This event was held at the Drawing Room (see previous post) and three artists discussed drawing and how it played a part in their development of their practice. Sonia Boyce, Margarita Gluzberg and Bob and Roberta Smith each spoke in turn which was brilliant.
I found Sonia’s talk particularly pertinent. She does a lot of tracing or embellishing and this removes the pressure of drawing having to be an evidence of skill. Tracing “frees up expectations” and takes away the sense of getting things wrong; it is still your drawing as you have chosen which lines to trace and how and in what medium. It also allows us to practise certain shapes and give the muscles in our hand the chance to learn how a line should go. I found this really interesting as my daughter does outlines of people on her iPad from photographs, and since doing so, her drawing has improved immensely as she’s traced eyes and noses so many times it’s a small step to go from fingertip on a screen to pen on paper.
Sonia Boyce’s devotional wallpaper, where she has drawn around the names of black women in the music industry to make their names the portrait rather than an image of the person, was fascinating to hear about. Sonia also mentioned about how children see drawing and writing as one and the same – they are drawing (scribbling, mark-making, exploring) and the lines they draw can become letters. She said how reading and speaking are also the same, as we say the word we are reading in our head, which is something I learned about from reading Tim Ingold’s book about lines.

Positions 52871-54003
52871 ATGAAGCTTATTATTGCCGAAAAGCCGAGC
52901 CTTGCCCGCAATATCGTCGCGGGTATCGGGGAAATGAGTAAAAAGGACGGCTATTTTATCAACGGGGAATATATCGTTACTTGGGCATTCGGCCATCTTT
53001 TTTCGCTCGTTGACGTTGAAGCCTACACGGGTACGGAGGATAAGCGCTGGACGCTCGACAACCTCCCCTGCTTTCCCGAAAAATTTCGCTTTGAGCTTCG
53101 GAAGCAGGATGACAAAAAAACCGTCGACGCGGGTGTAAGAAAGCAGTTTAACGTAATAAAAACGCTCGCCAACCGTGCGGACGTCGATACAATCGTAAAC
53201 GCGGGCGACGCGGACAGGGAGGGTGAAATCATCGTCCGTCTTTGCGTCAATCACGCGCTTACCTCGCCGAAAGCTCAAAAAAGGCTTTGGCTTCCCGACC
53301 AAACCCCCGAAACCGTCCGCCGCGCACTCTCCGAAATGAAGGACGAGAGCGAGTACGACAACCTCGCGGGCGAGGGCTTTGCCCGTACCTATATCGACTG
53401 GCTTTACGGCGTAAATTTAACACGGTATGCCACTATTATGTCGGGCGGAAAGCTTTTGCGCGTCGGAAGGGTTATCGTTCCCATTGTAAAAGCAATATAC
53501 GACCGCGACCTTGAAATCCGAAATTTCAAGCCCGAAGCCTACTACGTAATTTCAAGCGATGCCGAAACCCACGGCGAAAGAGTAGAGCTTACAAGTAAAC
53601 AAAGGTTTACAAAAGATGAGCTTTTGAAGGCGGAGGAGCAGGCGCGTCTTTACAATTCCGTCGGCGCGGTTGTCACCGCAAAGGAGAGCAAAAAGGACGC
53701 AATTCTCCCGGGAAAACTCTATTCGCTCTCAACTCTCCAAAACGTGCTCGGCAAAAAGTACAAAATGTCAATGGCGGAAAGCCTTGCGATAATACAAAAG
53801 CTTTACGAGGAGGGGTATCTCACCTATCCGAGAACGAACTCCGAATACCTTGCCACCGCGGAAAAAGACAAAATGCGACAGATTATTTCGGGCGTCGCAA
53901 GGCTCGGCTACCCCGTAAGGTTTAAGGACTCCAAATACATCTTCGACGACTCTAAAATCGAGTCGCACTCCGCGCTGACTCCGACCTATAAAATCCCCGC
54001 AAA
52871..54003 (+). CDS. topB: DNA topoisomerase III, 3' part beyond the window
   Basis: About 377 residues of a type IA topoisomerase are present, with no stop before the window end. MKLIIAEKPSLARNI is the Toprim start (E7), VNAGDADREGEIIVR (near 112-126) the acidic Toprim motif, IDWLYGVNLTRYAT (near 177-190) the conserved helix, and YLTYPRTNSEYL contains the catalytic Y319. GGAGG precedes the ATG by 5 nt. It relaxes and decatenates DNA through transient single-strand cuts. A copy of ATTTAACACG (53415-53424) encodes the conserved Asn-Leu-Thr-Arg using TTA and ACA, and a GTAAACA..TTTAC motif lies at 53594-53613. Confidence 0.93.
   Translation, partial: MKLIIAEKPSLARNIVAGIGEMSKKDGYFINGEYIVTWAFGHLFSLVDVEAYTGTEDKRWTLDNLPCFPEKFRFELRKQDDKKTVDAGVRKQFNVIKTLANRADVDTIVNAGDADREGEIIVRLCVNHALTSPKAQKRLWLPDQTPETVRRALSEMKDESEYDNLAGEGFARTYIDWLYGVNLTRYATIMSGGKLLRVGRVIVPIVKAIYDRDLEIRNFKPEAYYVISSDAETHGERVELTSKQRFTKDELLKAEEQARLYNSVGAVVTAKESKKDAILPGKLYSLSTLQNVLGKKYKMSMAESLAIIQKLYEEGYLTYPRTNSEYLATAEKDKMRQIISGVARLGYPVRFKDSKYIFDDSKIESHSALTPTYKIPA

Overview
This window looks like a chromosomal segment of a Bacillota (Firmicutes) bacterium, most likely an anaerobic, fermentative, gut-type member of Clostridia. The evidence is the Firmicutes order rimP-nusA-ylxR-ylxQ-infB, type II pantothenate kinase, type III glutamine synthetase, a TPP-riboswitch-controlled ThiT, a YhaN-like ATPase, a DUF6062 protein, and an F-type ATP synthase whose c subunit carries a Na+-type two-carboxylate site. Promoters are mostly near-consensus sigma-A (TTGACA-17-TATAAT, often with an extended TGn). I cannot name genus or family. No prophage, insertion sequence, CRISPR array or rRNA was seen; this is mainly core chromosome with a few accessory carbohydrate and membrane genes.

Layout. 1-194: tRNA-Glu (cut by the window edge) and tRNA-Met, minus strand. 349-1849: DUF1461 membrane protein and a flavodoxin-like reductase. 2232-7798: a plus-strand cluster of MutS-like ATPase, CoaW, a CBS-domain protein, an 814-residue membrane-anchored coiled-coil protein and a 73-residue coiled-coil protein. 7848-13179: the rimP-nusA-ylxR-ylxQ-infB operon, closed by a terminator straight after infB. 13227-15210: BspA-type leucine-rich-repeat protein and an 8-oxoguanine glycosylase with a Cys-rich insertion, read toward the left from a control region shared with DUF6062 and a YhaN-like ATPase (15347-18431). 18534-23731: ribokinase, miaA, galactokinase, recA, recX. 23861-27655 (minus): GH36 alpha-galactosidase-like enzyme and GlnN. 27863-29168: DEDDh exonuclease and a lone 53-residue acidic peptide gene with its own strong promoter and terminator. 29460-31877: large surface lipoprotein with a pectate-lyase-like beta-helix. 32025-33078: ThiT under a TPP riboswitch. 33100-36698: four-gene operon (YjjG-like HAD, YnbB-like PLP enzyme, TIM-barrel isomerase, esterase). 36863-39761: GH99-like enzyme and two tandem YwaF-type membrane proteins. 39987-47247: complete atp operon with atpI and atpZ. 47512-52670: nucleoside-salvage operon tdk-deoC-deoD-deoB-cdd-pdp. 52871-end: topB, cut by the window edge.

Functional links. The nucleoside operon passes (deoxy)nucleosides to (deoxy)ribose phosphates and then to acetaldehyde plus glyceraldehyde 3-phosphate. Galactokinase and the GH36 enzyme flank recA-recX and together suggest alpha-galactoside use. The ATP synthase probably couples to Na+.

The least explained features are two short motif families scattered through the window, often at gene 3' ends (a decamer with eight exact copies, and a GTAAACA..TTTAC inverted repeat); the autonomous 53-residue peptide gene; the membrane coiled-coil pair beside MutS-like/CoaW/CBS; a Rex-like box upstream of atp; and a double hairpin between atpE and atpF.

To an extent, all drawings of something are a paradox as we are using illusion to represent something three-dimensional on a flat plane, and Sonia used The Treachery of Images by Magritte “This is not a pipe” to illustrate the point.
There was a discussion between the three artists afterwards about how drawing fits in as opposed to other parts of the work they do. These are some of the expressions they used:
- manual connection
- on a page so you can control the space
- contact with the paper
- marks make a permanent mark on the world
- marks articulate an idea
- drawing is a fast synthesis of an idea
- time to make drawings is a time to think
- first point of contact
Another point made was that as drawing has always been viewed as preparatory or secondary to an actual artwork, it doesn’t have the historical weight of painting so is not burdened with referential context – there aren’t past masters of drawing in the same way as there are painters. Of course, drawings were done but there are not galleries full of them in the way there are paintings, and artists would not have displayed their sketchbooks. This means that drawing can be fun, fresh and playful.
I was very pleased I went, and came out feeling buoyant and enthused with my chosen degree pathway.